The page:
The Pomodoro Technique

The Pomodoro Technique (“Pomodoro” is Italian for “Tomato”). 

Make the most use of the time you spend on working and deepen your concentration and productivity using this effective technique!

Essentially; it is a way of breaking your work time into “Pomodoros” (“units of time” such as 25 minutes).  

When you set out to do your work for a Pomodoro, you write any distracting thoughts on a piece of paper to be accomplished later.

Your goal is to “Protect the Pomodoro”, meaning guard your work time as sacred. 
By defining a specific amount of time to work, you develop the ability to concentrate deeper and are more effective.

You then take a
5-minute break where your mind and eyes get to rest and relax.
Your brain will thank you later!

I used to resist the 5-minute break time when I was absorbed in my work, thinking that I might lose my train of thought, or might have a harder time returning.  I have experienced that the breaks I take during work time actually do increase my overall productivity.  I can work longer overall, and during my “Pomodoro” can push myself through the extra minutes, knowing the time will end and I will have my break.

Think of a Pomodoro as a Unit of Time.  By setting your focus on working uninterrupted on a specific task for 25 minutes most people report that they can concentrate deeper and work more productively.  Below is a general guideline for how the Pomodoro Technique works.

1.  On your Pomodoro Planner (or in your agenda book) write down exactly what you need to do for the day.  Include homework, chores, phone calls, putting in retainers, everything that must be done.

2.  Figure out how much time you have during that particular day to devote to work and break it down into “Pomodoros” (units of 25 minutes).
Allow 5-minute breaks per Pomodoro (25 minutes) plus a 20-30-minute break for every 4 Pomodoros (every 25 minutes).

Example
:

25 minute Pomodoro
5-minute break
25 minute Pomodoro
5-minute break
25 minute Pomodoro
5-minute break
25 minute Pomodoro
20-30-minute break
Repeat if Needed

3.  Estimate how many Pomodoros each item on the list should take (ex. Reading “x” pages should take 3 Pomodoros) 

 

 

 

4.  If you have a few items on your list that will take less than one Pomodoro, combine them into one Pomodoro (call 2 people, clean up room)

5. Place a small square next to each item for each Pomodoro you estimate the task will take.

6.  Keep a separate piece of paper titled “To Do” by your work area to keep track of non-essential tasks.

7.  Begin the first item by setting the timer for 25 minutes.  During that time, any internal distractions that come up (“I want to check the score on the game”, “I want to text Taylor”) if they must be acted on today, write them on the Planner and return to work immediately.  If they can be done a different day, write them on the “To Do” sheet and RETURN TO WORK IMMEDIATELY.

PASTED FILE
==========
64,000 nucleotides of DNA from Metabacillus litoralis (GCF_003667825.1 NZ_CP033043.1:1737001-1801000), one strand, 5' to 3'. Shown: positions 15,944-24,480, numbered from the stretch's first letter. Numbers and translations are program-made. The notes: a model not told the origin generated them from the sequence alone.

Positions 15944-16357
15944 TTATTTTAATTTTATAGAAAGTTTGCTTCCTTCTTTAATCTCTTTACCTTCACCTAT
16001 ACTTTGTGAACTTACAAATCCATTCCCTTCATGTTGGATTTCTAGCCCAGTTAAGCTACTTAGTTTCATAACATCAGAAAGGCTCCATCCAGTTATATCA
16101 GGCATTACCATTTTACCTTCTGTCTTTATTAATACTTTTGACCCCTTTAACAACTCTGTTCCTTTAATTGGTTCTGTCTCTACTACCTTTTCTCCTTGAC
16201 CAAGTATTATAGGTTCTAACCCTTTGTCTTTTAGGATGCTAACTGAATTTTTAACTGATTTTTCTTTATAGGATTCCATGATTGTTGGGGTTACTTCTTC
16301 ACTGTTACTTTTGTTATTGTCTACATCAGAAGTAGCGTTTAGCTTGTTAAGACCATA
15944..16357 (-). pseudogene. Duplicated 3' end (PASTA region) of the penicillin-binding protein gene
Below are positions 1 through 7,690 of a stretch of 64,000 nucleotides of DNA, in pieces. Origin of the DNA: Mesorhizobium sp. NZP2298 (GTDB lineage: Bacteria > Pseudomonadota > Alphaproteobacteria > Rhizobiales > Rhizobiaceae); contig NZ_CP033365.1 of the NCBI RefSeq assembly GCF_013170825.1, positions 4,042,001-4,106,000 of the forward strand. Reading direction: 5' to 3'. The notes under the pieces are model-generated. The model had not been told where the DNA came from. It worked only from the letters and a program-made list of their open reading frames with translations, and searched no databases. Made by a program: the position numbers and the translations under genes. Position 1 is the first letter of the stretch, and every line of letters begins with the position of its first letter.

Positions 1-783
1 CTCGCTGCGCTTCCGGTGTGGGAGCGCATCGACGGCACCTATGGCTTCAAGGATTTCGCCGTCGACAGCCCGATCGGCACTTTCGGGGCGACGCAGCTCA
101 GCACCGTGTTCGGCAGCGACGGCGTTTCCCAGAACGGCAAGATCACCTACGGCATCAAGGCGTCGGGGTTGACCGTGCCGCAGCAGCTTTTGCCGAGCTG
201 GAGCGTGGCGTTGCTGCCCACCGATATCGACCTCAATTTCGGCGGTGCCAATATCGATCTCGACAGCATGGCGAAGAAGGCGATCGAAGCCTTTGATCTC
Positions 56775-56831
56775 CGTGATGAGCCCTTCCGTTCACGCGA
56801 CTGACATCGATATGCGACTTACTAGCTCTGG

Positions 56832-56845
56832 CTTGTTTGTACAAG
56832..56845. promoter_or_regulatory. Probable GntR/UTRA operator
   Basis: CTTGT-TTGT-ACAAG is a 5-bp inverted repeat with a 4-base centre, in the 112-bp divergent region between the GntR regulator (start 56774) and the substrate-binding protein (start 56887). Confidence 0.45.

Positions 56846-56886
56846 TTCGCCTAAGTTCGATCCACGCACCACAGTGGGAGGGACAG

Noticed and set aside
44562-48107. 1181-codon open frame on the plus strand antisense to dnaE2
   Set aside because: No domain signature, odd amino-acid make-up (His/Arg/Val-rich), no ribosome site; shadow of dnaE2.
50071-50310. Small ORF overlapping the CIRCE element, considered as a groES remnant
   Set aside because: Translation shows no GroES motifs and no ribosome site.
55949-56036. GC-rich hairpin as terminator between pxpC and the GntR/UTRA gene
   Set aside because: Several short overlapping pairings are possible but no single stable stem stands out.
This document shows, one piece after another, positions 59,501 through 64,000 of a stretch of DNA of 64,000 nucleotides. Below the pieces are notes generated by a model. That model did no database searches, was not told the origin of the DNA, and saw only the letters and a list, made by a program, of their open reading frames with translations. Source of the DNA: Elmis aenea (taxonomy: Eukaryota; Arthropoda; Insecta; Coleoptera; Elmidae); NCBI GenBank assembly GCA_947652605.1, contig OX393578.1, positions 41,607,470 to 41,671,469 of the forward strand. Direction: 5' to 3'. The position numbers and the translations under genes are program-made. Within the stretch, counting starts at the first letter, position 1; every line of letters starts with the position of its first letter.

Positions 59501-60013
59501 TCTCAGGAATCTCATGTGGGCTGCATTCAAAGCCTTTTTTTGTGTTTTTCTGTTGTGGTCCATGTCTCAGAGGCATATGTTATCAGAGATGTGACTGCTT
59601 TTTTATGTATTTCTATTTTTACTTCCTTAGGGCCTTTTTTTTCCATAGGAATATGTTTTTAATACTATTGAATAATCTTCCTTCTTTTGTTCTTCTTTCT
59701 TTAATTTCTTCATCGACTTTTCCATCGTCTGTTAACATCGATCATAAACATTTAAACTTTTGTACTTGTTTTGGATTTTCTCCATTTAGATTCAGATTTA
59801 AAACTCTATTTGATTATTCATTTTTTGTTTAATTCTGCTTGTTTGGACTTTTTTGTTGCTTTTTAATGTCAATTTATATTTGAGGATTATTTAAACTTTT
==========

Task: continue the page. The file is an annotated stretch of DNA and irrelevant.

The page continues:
8.  PROTECT THE POMODORO!  This is your time to focus.  25-minutes goes quickly.  Allow yourself to become immersed in your work.  When the timer goes off, put an “x” or a “√ “in the box.  Set the timer for a 5-minute break.  Walk around; make a call, daydream, do some pushups, whatever.  Then return to the next Pomodoro.  After 4 Pomodoros, take ½ hour break.

9.  If anyone interrupts you during this time, politely tell him or her that you will get back to him or her and tell him or her when you intend to get back to them.

10.  If a Pomodoro gets interrupted and you don’t return to your work, that Pomodoro doesn’t get counted.  THE NEXT POMODORO WILL GO BETTER.

Things to do during your 5-minute break:

  1. 5-minute stretch/yoga routine.
  2. Short walk.
  3. Make a call.
  4. Daydream.
  5. Breathing exercises.
  6. Meditate
  7. Make yourself a snack/drink.
  8. Step outside for some fresh air and sun.
  9. Rest your eyes.
  10. Relax

Your brain will thank you later.

Pomodoro Planner

List All Homework, Studying, Project work, and Other Responsibilities

Consider how much time you have available today to spend on Obligations.  Break that time down to see how many Pomodoros you have available.  Include a 5-minute break after every 25 minutes of working and a 20-30-minute break after 4 sets of Pomodoros.  Place a square for each Pomodoro you estimate a task will take.  Check off as you complete a Pomodoro.

Pack it up – Turn it in!!!

Remember that you deserve credit for the work you have completed.

Here’s an article on the Pomodoro Technique, What I Learned About Time Management from Running and a Tomato.

Written by Cindy Goldrich, Ed.M., ADHD-CCSP © 2013 PTS Coaching. All rights reserved. Articles may be reproduced or electronically distributed as long as attribution to PTS Coaching is maintained.

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